Now signing up 1.5 million users each week in the U.S., Android Pay, Google’s payment platform and mobile wallet for Android devices and apps, is coming to the UK, with dozens of partners including banks, physical retailers, apps and payment platforms in tow. Google is not giving an exact date for the launch except to note that it will be “in the next few months.” This is Google’s first market in Europe, and it looks like it’s the second outside of the U.S., after Google announced the launch of Android Pay in Australia in December (where it has yet to go live).
Meanwhile, over in the U.S., Google is adding more retailers and kicking off a new loyalty program for Android Pay users, in partnership with Plenti — a card-based rewards program from American Express. Users of Android Pay who sign up to Plenti can now pick up loyalty points and redeem rewards when they shop at participating retailers. Considering that one of the issues with mobile payments is that in many cases people cannot find enough of a reason to switch from using existing payment methods like physical cards, it’s integrations like this with loyalty programs that can potentially help make services more “sticky” and potentially more useful.
For context on the UK announcement, Apple Pay launched in the UK in July last year, and Samsung has said that its own-brand mobile wallet will be coming to the UK this year. People had been noticing hints of Android Pay’s imminent UK plans, but this is the first official confirmation from Google of the service.
In a sense, considering that Apple made an earlier move to turn on Apple Pay here, and individual banks like Barclays have put in legwork to build their own mobile wallets and contactless payment apps, Google is somewhat late — or at least took its time bringing Android Pay to this market.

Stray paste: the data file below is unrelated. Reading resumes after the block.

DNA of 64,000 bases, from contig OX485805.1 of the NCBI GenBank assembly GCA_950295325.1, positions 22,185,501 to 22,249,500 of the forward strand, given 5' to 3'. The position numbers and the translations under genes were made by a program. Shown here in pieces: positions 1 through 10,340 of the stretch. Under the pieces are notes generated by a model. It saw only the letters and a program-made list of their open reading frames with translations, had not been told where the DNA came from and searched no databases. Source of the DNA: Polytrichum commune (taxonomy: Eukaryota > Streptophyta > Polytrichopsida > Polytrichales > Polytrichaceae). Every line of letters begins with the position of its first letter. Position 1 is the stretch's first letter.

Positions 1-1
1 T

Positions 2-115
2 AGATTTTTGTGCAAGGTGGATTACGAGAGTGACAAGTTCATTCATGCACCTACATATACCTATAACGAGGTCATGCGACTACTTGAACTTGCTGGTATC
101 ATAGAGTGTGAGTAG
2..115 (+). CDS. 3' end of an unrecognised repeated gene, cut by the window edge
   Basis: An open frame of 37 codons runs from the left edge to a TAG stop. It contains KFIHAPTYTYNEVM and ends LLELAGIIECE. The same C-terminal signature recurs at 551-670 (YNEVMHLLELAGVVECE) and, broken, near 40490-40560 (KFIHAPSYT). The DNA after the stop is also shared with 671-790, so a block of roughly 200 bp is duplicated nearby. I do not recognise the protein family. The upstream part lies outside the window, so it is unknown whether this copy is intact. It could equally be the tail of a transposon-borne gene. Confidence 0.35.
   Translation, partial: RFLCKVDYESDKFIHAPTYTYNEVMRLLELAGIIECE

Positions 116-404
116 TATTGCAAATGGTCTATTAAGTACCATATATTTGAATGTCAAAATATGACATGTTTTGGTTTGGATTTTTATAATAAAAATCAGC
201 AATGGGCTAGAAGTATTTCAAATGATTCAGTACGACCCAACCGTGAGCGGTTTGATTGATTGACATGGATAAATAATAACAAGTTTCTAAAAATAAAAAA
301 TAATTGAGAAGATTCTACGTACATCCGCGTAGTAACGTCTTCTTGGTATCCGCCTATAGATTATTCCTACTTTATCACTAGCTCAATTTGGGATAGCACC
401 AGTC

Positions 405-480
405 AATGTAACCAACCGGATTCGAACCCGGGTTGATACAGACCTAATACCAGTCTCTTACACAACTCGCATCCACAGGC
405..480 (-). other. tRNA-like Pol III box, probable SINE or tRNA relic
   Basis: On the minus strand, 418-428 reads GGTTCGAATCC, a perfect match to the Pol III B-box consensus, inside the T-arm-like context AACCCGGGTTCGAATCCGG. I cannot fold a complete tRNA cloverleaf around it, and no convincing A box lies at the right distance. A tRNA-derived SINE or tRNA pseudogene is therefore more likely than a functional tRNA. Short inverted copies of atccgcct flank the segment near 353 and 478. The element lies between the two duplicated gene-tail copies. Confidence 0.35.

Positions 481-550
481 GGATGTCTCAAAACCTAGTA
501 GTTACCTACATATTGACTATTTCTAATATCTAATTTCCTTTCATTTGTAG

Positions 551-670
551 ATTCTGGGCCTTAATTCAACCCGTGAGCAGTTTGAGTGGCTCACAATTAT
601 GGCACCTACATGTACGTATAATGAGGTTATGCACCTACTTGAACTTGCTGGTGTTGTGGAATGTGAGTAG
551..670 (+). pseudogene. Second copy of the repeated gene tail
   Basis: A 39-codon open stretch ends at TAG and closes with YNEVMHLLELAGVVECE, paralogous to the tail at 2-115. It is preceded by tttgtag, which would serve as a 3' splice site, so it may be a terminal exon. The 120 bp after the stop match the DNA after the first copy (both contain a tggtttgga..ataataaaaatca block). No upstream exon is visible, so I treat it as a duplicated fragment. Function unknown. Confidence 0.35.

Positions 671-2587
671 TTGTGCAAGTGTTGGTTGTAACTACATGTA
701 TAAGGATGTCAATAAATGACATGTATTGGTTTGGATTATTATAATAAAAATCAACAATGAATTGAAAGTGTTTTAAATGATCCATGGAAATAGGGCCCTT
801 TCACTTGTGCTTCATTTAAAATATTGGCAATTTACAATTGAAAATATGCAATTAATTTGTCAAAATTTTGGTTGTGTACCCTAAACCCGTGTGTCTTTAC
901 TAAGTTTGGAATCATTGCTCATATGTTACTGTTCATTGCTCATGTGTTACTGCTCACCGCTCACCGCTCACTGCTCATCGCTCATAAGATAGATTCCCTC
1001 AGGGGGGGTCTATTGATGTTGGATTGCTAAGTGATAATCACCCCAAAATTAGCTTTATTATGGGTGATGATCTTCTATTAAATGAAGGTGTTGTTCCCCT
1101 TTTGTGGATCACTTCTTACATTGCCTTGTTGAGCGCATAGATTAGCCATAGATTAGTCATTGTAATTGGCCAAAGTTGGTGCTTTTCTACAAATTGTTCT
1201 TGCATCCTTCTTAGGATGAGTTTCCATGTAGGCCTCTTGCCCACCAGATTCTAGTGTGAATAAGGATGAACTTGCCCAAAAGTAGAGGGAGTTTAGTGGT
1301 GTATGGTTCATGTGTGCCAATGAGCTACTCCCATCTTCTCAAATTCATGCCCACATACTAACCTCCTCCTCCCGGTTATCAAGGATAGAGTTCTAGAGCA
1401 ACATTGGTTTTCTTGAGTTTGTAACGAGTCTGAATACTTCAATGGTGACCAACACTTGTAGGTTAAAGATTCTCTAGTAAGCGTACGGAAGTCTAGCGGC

One of the reasons may have been that it was trying to get a sufficient number of partners on board to enter with a splash. Today, that seems one of the main themes of its announcement.
Included are eight big banks — but not all of them, with some of the biggies left out including Barclays and TSB. (Notably, when Apple Pay launched people pointed out that it, too, was missing some major names — which then got in the months following.) Google’s Pali Bhat, a product management senior director at Android Pay, notes that more banks are still getting added.
As for retailers, the launch list includes 11 brands, including drugstore chain Boots, Costa Coffee, Waitrose and Starbucks, as well as the London transport network to let people use Android Pay on the Tube network, buses and city trains.
Android Pay late last year also started integrating with apps, so some of the biggies that were already working with Google on this are now extending support to the UK, along with some new additions. They include food delivery startup Deliveroo (the UK’s answer to Postmates), fast fashion chain Zara and JD Sports.
Similarly, there are a number of payment providers also working with Google, including Holland’s Adyen, Klarna, and Stripe. Last year, when Android Pay was made public, payment giants like Visa Europe weighed in with their support.
Google also announced that it would be adding more retailers and apps to Android Pay in the U.S. extending the service to “millions” of new locations. New additions include Best Buy, Peet’s Coffee & Tea, and Rubio’s in addition to Eat24, Eventbrite, and Ticketmaster, on top of the loyalty program with Plenti.